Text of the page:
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Configure zone proxy authentication
To obtain a configuration from the control plane, a zone proxy (zone ingress / zone egress) must authenticate itself. There are several authentication methods available.
Service Account Token
On Kubernetes, A zone proxy proves its identity by leveraging the ServiceAccountToken that is mounted in every pod.
On Universal, a zone proxy proxy must be explicitly configured with a unique
security token (Zone token) with appropriate scope (
ingress), that will be used
to prove its identity.
The zone token used to identify zone proxies is a JWT token that contains:
- Zone in which zone proxy operates
- Expiration date of the token (required, 10 years if not specified)
- Scope as a list of items where the token will be valid (required,
ingressif not specified)
The zone token is signed by a signing key that is autogenerated during the first start of the control plane. Tokens are never stored in the control plane, the only thing that is stored are signing keys that are used to verify if a token is valid. The signing key is RSA256 encrypted.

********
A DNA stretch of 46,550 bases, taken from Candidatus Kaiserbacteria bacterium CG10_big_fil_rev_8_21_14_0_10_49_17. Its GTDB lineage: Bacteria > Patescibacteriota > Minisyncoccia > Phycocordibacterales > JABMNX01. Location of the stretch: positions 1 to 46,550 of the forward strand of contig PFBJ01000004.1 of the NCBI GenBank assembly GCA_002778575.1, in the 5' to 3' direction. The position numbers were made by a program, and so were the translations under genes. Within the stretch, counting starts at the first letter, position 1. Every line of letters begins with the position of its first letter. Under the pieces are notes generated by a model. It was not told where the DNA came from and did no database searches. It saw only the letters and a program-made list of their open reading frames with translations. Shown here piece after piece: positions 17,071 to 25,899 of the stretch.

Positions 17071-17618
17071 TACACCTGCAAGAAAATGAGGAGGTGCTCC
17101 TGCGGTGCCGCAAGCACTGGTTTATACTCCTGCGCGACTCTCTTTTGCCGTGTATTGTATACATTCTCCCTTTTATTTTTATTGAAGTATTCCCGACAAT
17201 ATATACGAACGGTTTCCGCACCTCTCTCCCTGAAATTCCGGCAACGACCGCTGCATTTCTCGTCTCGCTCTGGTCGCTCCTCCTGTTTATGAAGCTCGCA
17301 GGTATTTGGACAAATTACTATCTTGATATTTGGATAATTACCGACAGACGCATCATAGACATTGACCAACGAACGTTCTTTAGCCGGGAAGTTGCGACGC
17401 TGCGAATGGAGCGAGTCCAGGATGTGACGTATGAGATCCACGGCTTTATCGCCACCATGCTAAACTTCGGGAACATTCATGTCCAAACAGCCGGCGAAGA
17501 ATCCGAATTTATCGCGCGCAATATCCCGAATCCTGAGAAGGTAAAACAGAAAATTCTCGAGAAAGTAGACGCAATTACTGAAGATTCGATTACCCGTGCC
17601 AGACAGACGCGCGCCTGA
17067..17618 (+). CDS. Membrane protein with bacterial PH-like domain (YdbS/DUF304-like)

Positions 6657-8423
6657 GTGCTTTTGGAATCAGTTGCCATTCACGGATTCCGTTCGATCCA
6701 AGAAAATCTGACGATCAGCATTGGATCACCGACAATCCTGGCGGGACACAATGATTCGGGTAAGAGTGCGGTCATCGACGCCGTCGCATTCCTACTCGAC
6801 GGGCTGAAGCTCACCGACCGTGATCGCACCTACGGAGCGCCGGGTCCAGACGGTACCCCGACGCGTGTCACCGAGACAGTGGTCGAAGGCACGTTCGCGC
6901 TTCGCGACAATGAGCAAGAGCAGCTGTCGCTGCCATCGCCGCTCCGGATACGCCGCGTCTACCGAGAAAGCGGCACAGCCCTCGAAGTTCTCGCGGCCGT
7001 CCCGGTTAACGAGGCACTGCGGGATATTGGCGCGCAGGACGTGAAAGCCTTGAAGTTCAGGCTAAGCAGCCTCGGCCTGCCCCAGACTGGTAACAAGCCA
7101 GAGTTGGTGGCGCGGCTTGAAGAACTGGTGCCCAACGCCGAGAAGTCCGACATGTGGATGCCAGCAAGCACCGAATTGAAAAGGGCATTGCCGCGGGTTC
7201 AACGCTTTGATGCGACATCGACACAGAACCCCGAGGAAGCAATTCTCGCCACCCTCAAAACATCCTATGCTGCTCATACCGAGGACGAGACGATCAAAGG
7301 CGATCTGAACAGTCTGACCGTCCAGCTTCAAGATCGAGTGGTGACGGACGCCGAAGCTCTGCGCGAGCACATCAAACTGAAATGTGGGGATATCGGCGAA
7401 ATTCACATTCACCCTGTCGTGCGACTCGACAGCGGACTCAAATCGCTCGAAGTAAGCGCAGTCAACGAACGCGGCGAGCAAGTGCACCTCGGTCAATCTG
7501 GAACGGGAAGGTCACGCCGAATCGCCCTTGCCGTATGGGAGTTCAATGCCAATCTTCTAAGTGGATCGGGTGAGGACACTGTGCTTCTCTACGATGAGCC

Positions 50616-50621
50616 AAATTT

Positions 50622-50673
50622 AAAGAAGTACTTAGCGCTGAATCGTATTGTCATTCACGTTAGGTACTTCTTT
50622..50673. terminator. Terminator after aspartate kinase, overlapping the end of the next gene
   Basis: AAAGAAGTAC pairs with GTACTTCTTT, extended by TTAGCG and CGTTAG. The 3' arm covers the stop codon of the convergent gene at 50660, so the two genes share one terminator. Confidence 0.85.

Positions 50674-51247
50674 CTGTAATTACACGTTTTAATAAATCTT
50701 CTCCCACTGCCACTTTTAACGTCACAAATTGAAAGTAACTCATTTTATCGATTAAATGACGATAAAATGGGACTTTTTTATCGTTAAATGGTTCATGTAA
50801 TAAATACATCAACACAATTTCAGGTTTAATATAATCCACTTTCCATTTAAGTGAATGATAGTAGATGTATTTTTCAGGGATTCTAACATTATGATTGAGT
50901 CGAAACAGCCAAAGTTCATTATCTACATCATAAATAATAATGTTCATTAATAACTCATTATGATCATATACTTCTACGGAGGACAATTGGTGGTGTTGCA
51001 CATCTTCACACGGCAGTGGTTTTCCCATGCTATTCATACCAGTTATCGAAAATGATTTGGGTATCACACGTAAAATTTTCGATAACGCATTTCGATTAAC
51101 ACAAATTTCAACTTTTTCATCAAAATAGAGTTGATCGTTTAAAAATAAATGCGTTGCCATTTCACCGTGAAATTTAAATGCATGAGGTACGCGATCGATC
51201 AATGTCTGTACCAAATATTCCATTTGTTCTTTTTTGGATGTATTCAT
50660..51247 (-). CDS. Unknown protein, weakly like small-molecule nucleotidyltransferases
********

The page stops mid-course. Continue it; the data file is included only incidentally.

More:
You can check for the signing key:
kumactl get global-secrets
which returns something like:
NAME AGE zone-token-signing-key-1 7s
kumactl generate zone-token \ --zone us-east \ --scope egress \ --valid-for 720h > /tmp/kuma-zone-proxy-token
The token should be stored in a file and then passed when you start
kuma-dp run \ --proxy-type=ingress # or egress \ --dataplane-file=zone-proxy-definition.yaml --cp-address=https://127.0.0.1:5678 \ --dataplane-token-file=/tmp/kuma-zone-proxy-token
You can also pass the token as a
Kuma does not keep the list of issued tokens. Whenever the single token is compromised, we can add it to revocation list, so it’s no longer valid.
Every token has its own ID which is available in payload under
You can extract ID from token using jwt.io or
Here is example of
Specify list of revoked IDs separated by
, and store it as
REVOCATIONS=$(echo '0e120ec9-6b42-495d-9758-07b59fe86fb9' | base64) && echo "apiVersion: v1 kind: Secret metadata: name: zone-token-revocations namespace: kuma-system data: value: $REVOCATIONS type: system.kuma.io/global-secret" | kubectl apply -f -
Signing key rotation
If the signing key is compromised, we must rotate it and all the tokens that were signed by it.
Generate new signing key The signing key is stored as a